Every Problem is an Opportunity
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Every Problem is an Opportunity

Tina Seelig, Executive Director for the Stanford Technology Ventures Program, believes that every problem is an opportun
4.5 (8 ratings)
Instead of using a simple lifetime average, Udemy calculates a course's star rating by considering a number of different factors such as the number of ratings, the age of ratings, and the likelihood of fraudulent ratings.
536 students enrolled
Created by Tina Seelig
Published 1/2010
English
Price: Free
Includes:
  • 19 mins on-demand video
  • Full lifetime access
  • Access on mobile and TV
Description
Tina Seelig, Executive Director for the Stanford Technology Ventures Program, believes that every problem is an opportunity for a creative solution. The way you view any problem depends on your attitude.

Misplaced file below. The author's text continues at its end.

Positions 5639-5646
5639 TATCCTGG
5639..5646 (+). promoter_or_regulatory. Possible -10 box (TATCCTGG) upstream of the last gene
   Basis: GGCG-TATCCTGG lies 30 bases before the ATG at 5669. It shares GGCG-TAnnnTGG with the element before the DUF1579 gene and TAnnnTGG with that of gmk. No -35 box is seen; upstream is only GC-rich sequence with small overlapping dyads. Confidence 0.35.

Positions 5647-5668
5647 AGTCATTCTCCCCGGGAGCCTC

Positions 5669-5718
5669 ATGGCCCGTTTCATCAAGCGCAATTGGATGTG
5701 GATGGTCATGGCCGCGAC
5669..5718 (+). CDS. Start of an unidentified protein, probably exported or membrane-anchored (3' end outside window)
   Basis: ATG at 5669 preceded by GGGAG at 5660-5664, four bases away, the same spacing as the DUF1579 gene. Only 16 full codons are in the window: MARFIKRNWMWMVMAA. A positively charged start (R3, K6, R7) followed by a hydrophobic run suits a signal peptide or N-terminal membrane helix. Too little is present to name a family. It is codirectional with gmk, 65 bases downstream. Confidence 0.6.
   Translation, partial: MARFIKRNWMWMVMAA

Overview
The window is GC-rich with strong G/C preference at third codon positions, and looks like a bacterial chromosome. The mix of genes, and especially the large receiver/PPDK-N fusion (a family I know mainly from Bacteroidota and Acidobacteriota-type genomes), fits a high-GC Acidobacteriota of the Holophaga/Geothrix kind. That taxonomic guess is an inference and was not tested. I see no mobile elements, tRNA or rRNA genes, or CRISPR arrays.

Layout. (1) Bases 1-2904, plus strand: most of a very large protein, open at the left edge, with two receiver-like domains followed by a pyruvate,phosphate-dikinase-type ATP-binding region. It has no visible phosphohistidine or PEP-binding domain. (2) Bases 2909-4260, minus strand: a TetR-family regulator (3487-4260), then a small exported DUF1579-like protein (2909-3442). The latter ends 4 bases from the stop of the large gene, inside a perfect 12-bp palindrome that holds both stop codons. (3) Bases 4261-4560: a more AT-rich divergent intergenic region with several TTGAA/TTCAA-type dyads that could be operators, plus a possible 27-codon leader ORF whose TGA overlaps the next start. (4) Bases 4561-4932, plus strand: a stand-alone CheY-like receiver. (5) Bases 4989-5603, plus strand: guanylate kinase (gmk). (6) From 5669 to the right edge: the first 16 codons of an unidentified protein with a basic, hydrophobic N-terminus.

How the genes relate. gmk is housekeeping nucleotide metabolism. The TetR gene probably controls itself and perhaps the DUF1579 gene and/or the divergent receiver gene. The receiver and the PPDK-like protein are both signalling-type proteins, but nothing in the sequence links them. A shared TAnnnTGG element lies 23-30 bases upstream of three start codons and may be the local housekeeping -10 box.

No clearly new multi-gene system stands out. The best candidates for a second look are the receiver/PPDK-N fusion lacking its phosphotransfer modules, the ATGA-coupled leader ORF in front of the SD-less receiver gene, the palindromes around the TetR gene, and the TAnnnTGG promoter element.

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Curriculum For This Course
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My First Section
12 Lectures 18:54
According to Seelig, never miss an opportunity to be fabulous! She encourages everyone to embrace this idea and to help make the world a better place.
Be Fabulous!
ImportContent

Tina Seelig, Executive Director for the Stanford Technology Ventures Program, believes that every problem is an opportunity for a creative solution. The way you view any problem depends on your attitude.

Every Problem is an Opportunity
01:06

Tina Seelig, Executive Director of the Stanford Technology Ventures Program, walks us through a life-changing hands-on classroom activity where students are taught to identify opportunities in nooks and crannies. With five dollars in seed funding and two hours of execution, she reports on the success of the exercise, and that many students reaped over one hundred times the initial investment (and others built a business without using any funding at all). Look for problems around you, says Seelig, and convert them into opportunities that create value. Embrace the opportunity to challenge assumptions and identify true cultural, social, or technological need.